Stimmen aus den Abschiebelagern

We are sending you this message today, because we believe that Germany is not full of people who would lock us up and close their eyes to our fate. We believe that you, when you hear our message, will not be indifferent, but will try to change the way Germany treats refugees.

When we first came here, we were happy to have a safe place to stay. Many of us have had a long time of uncertainty. It takes a lot to make the decision to flee from your home. Many of us hoped a long time that we could stay in our countries, but it proved impossible. There are so many goodbyes we wanted to say, but we could not say so many.

For a long time before fleeing, we did not feel safe in our homes. While we were fleeing, none of us could feel secure. You cannot depend upon anything. And anybody you come to trust may be torn away from you or may even betray you. So you cannot trust in anything.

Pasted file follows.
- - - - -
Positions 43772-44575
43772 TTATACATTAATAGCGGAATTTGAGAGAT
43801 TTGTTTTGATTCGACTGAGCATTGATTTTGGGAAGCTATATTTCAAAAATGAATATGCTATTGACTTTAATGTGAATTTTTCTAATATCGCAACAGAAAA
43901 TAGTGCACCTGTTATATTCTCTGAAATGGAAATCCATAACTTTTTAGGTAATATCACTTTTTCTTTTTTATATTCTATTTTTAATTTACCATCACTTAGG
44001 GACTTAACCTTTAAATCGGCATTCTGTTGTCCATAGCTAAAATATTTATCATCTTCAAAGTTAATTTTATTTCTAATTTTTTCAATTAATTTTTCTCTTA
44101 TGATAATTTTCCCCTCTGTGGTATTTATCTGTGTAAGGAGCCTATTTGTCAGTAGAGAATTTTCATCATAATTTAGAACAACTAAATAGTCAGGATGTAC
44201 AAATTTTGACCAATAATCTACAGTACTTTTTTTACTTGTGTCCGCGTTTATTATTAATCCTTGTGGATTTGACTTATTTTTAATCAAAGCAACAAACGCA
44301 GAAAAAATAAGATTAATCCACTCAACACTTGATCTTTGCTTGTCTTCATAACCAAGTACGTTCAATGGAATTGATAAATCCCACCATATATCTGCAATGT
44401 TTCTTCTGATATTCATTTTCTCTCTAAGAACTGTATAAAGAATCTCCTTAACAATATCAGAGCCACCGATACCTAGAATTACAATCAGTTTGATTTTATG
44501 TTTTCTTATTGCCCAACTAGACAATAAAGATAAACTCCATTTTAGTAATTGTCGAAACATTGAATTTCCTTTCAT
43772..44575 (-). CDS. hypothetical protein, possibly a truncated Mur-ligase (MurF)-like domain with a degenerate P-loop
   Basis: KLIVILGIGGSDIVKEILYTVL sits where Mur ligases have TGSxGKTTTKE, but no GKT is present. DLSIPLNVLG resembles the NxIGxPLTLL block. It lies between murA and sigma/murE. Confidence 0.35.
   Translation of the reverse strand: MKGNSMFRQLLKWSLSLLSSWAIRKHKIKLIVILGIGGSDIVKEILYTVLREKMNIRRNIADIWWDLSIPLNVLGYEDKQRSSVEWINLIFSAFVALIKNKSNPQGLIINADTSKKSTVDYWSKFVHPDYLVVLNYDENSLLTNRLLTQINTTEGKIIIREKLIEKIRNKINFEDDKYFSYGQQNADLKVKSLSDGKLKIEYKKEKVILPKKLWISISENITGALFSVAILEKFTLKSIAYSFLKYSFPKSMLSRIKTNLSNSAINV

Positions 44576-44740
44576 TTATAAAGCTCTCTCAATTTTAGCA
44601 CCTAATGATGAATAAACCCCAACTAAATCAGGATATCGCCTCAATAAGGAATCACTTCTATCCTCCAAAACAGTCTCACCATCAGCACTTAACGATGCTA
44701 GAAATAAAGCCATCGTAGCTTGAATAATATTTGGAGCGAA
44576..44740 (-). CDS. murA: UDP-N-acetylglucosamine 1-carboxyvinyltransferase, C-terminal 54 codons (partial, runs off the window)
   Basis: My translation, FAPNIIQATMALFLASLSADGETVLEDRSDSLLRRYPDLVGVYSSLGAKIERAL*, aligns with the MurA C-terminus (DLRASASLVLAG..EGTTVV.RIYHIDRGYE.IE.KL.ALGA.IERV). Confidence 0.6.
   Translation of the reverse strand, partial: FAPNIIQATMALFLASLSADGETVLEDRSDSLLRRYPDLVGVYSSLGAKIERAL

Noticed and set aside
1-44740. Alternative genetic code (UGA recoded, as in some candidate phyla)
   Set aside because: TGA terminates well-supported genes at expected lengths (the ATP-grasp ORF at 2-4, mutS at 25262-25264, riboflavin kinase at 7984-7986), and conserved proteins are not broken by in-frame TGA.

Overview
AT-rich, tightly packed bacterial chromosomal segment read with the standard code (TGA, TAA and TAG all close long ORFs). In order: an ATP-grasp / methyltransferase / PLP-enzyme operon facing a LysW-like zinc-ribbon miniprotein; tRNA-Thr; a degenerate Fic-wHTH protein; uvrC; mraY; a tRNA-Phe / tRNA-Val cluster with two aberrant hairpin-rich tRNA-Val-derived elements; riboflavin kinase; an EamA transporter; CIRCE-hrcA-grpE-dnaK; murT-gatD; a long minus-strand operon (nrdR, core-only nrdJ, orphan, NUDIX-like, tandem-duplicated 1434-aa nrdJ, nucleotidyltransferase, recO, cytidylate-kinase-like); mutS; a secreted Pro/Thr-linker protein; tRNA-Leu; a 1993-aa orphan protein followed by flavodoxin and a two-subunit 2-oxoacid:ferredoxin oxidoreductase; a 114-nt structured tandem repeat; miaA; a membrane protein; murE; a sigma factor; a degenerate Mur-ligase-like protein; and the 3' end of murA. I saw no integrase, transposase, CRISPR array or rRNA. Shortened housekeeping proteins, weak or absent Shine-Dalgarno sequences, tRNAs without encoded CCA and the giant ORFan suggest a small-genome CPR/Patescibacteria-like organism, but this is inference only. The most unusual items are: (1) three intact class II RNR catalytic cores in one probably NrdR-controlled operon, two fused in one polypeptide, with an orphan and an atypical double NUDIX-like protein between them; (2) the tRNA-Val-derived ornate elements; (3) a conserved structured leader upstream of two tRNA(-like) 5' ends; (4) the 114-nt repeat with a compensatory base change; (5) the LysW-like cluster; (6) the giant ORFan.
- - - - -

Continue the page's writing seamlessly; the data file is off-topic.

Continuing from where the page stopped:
Then we finally reached Germany. There is no space to think when you arrive, there are people everywhere, people who are just as confused as you and people telling you what to do. But what we did not know, when we arrived, is that we never really had a chance in Germany.

The German government decided that they do not want people from our country. And then it no longer matters who you are. For this reason we were placed in what the government calls a “transit center”. This means it is not permanent, you are only in transit, passing by. First this gave us hope. We were told we would not stay here long. We heard from other refugees that you only stay in the camp for up to 6 months, then you must be transferred to community housing. We all looked forward to that.

We have various issues to raise concerning this camp. To beginn with we will discuss the basic living conditions. They are unbearable, but this is not the main issue, so we will just describe it to begin with.